Of all the dispositions and habits, which lead to political prosperity, Religion and Morality are indispensable supports. In vain would that man claim the tribute of Patriotism, who should labor to subvert these great pillars of human happiness, these firmest props of the duties of Men and Citizens. The mere Politician, equally with the pious man, ought to respect and to cherish them. A volume could not trace all their connexions with private and public felicity. Let it simply be asked, Where is the security for property, for reputation, for life, if the sense of religious obligation desert the oaths, which are the instruments of investigation in Courts of Justice? And let us with caution indulge the supposition, that morality can be maintained without religion. Whatever may be conceded to the influence of refined education on minds of peculiar structure, reason and experience both forbid us to expect, that national morality can prevail in exclusion of religious principle.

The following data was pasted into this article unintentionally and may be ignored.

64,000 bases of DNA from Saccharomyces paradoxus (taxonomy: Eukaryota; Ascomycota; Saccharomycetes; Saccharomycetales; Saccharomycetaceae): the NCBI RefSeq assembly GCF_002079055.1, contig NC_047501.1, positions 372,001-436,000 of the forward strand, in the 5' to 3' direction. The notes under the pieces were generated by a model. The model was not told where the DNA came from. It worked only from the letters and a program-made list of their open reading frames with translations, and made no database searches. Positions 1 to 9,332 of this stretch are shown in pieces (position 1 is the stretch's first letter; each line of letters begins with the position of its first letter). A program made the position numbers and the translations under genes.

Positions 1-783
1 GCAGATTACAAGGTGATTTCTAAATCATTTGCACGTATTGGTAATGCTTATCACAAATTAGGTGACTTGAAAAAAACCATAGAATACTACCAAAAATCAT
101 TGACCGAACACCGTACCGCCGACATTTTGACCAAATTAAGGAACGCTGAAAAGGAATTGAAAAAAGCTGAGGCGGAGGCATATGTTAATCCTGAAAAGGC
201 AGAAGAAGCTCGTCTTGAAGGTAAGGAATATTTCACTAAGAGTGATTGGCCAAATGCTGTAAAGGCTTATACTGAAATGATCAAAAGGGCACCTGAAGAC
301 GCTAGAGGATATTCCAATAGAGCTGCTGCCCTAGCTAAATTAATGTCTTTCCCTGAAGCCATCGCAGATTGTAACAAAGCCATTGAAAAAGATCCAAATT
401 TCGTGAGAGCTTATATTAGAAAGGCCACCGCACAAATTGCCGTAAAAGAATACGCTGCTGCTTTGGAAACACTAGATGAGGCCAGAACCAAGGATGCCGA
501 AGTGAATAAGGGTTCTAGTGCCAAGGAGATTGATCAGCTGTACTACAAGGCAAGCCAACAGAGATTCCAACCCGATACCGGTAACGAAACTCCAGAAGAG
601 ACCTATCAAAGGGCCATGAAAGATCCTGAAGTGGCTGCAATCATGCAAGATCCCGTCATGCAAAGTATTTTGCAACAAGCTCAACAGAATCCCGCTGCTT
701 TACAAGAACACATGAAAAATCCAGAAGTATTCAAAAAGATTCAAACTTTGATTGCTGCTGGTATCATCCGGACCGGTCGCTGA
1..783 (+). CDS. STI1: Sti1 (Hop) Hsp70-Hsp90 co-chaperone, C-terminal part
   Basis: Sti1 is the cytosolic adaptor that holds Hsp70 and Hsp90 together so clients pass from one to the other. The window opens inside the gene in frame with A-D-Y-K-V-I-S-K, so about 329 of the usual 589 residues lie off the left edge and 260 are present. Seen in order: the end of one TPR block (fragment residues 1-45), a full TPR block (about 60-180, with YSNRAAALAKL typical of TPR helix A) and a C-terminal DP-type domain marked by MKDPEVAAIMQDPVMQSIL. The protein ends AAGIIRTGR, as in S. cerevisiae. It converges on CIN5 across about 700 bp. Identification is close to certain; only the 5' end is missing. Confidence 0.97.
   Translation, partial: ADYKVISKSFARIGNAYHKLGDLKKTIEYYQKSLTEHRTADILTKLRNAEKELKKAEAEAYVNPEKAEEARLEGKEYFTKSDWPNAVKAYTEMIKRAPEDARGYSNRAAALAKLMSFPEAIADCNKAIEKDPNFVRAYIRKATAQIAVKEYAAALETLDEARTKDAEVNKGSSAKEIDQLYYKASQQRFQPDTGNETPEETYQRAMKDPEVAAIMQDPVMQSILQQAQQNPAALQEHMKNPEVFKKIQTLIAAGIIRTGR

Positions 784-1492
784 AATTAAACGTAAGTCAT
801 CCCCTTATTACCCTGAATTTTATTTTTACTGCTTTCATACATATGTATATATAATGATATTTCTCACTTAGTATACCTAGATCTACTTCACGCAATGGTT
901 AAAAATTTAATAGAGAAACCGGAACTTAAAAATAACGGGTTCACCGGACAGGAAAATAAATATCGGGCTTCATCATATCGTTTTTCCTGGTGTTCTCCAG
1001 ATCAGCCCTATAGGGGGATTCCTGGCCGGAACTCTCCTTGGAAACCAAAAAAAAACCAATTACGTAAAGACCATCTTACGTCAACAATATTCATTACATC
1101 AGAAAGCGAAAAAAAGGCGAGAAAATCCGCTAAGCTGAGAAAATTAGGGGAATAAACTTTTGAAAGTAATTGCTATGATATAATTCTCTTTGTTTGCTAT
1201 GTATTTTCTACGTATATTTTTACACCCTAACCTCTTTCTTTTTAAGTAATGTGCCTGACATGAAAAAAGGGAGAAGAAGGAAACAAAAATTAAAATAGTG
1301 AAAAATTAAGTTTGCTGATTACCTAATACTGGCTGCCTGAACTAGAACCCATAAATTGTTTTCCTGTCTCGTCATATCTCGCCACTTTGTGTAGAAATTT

It is substantially true, that virtue or morality is a necessary spring of popular government. The rule, indeed, extends with more or less force to every species of free government. Who, that is a sincere friend to it, can look with indifference upon attempts to shake the foundation of the fabric?…”

On this year’s Fourth, there seems an awareness that our nation’s foundational fabric is currently fraying; there is too much divisiveness. What if we, therefore, took time to focus on Washington’s words?